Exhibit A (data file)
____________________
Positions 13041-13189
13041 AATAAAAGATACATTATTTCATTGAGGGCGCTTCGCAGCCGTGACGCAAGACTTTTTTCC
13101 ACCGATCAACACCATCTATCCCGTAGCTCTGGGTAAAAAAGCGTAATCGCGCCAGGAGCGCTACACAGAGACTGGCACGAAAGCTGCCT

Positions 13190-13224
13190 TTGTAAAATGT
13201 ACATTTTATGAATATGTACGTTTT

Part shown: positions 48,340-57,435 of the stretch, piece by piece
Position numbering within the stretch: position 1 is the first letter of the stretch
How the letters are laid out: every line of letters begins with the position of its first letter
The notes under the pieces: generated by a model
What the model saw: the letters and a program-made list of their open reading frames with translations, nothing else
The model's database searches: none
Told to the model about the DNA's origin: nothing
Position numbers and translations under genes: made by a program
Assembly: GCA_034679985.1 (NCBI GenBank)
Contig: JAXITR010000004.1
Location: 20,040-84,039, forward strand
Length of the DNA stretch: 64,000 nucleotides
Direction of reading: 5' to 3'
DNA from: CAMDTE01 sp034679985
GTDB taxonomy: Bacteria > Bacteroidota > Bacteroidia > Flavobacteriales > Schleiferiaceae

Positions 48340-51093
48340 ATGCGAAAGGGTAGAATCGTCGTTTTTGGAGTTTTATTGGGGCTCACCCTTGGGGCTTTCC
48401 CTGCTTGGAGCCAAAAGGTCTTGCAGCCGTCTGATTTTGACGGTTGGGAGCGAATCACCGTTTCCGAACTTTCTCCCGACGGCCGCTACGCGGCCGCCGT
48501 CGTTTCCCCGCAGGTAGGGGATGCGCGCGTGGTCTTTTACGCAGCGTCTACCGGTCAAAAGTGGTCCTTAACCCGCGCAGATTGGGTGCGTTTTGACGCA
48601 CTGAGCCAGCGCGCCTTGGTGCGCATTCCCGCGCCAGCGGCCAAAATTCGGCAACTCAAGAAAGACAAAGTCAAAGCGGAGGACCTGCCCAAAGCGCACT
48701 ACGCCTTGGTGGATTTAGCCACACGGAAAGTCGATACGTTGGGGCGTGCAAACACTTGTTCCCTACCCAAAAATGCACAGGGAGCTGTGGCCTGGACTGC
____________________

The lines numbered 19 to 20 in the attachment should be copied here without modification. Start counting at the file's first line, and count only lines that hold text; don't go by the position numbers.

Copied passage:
Direction of reading: 5' to 3'
DNA from: CAMDTE01 sp034679985